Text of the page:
Streets of Bribie – Banksia Beach


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This article is about a few street and place names in Banksia Beach. This year is the 250th Anniversary of James Cook “discovering” and mapping the east coast of Australia. In mid-June 1770, his ship Endeavour beached for repair for 6 weeks near todays Cooktown, after hitting the Great Barrier Reef. Fortunately, for Cook and his crew, they eventually made remarkable repairs and were able to navigate out of the reef and return to England. History would have been very different if they had not, and we would not be living in the Australia we know today.

MEMORIES OF COOK. James Cook aboard Endeavour was way off the coast here, and did not see Bribie Island or Moreton Bay, so it is interesting that the initial developer of Banksia Beach decided to name several streets related to his voyage.

SOLANDER Esplanade runs along the foreshore. He was the assistant to the wealthy self-funded Scientist and Botanist Joseph BANKS, after whom many things were named, including BANKSIA Beach, the Tree and BANKS Street. Other street names include ENDEAVOUR Drive, and VENUS Court, from their observation of the Transit of Venus, prior to mapping NZ and Australia.

ELIZABETH BATTS Ct. honours James Cook’s wife, a remarkable woman who lived to the age of 93. They had six children, three died in childbirth, he never saw them, and she survived her husband by 56 years, and outlived all of her children.

GUSTAV DUX Banksia Beach was an isolated Bribie place in the early days, being north of the sprawling wet lands of DUX Creek, original known as Cobblers Peg Creek. Johann Gustav DUX was born in Prussia in 1852, and at age 18 as a navy seaman he jumped ship in Cooktown. He worked his way south to “German Station” near Nundah, where there were German missionaries. He met and married a 17-yearold Prussian, Bertha, and they moved to live on the Caboolture river in 1880’s. Dux Street also bears his name, beside the river, on approach to Caboolture. They had 10 children and made a living Fishing, catching Crabs and Oysters between the river and Bribie Island. It was a very long haul in a rowboat to Bribie, and he often camped overnight at what became known as DUX CREEK. He died in 1927 and his name lives on in memory.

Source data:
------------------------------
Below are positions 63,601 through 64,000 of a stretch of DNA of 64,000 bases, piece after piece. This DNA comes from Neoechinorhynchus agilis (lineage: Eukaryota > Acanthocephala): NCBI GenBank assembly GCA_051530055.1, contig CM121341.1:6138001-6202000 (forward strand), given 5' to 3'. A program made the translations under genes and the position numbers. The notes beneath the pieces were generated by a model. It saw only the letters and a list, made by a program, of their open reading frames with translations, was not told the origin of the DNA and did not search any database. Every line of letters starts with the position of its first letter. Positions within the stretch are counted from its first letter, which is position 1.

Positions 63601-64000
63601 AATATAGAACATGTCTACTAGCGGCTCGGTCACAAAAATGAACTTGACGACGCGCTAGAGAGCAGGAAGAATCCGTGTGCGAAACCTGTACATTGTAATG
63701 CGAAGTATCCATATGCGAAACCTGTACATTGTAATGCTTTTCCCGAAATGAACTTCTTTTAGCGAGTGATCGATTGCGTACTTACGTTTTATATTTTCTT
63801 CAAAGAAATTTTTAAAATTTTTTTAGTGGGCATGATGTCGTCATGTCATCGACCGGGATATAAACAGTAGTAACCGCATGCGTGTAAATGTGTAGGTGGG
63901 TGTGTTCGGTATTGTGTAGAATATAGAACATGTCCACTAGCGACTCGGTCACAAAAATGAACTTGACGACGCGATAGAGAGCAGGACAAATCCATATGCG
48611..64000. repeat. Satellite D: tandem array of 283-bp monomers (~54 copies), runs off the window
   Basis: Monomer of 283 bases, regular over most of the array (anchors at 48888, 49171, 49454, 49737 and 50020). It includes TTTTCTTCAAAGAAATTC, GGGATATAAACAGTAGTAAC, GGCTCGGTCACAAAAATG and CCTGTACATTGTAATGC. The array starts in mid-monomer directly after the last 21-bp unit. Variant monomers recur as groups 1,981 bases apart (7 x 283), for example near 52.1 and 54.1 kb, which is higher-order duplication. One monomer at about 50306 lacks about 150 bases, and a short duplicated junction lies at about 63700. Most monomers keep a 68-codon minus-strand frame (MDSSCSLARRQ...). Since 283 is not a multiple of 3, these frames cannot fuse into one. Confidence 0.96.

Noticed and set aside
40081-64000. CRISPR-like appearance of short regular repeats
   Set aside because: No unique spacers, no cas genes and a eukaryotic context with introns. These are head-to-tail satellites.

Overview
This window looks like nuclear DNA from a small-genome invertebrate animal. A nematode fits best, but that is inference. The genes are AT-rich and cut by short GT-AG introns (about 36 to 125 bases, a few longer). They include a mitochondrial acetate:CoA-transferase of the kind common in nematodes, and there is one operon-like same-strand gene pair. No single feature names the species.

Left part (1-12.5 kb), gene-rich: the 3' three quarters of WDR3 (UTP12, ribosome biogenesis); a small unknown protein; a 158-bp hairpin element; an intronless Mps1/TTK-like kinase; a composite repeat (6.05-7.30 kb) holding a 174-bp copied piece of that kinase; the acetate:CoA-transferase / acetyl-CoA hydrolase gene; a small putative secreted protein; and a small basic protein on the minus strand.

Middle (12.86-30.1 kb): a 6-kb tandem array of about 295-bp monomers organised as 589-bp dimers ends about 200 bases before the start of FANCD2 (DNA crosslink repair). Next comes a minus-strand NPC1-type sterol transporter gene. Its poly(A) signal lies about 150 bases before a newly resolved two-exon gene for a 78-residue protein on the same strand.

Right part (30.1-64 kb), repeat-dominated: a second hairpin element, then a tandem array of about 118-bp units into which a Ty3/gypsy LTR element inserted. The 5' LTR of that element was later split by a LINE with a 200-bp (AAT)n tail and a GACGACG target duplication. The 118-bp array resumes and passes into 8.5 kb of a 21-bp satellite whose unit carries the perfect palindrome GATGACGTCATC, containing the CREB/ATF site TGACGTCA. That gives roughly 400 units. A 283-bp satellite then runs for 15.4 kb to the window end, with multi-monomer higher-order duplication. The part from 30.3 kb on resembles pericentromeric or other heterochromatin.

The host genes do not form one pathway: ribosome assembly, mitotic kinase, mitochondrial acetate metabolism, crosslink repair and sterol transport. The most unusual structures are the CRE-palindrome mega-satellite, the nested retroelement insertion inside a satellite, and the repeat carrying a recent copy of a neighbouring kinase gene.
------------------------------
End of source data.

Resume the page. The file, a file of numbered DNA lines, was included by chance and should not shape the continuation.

DUX CREEK is now the main entrance to the extensive Pacific Harbour canal development, which began as a small development beside what was Solander Lake. The road to Banksia Beach is SUNDERLAND Drive, which crosses DUX creek near the boat pond, and over the Canal development at Banksia beach.

HARRY SUNDERLAND was a shearer with 227 acres of land at Banksia Beach back in 1945. The only access was by boat, when there were no roads in the area. When Harry was away shearing his wife Phyllis spent much time in isolation, feeding ducks and chooks, growing vegetables and battling dingoes and foxes, with a shotgun under her bed every night.

Fish were plentiful and good quality, and they gave away more than they kept. Harry and Phyllis interviewed in 1980 remembered remains of military training operations around Bribie after the War, including unexploded bombs and craters.

“The fishing is buggered now” he said simply “you don’t catch squire or parrot any more, the mangroves have been razed, and chemicals from Pine forests have found their way into the Passage to the detriment of seagrass beds and fish breeding areas” When Solander Lake Estate started in 1970’s and Sunderland Drive built as the main access road, they sold their land and retained a house block on Solander Esplanade.

COL FISCHER The north end of Banksia beach foreshore is named COL FISCHER Park.

Colin and his wife Bry were among the first residents building 33 Solander Esplanade in 1979. They were wonderful gardeners and won “Best Garden in the Shire” for three years. He also landscaped and beautified the public foreshore and gardens over many years, and constructed the replica models of the Glasshouses. Prior to his death in 2011 he published a book the “History of Banksia Beach” which Bry later launched at the Historical Society.

WHITE PATCH is north of Banksia Beach and Wrights creek. This was an aboriginal reserve back in 1877 and the planned site for Town of Bribie in 1887, before Bongaree settlement began.

White Patch named by the first white man to visit Bribie Island, Matthew Flinders in 1799. He beached his sloop Norfolk for repairs (a familiar story) with a small crew including aboriginal friend Bongaree.

They explored Moreton Bay and what he called the Pumicestone River and climbed a Glasshouse mountain.

WRIGHTS CREEK named for Harry Wright, Secretary of Licensed Victuallers Assoc. in Brisbane from the mid 1880’s. His riverfront home was flooded in 1893 floods and he lived on Bribie from 1907 to 1924, owning land around Wrights Creek and at Bongaree. In 1925, he proposed a grand “Ocean Club” development at Bongaree that did not eventuate.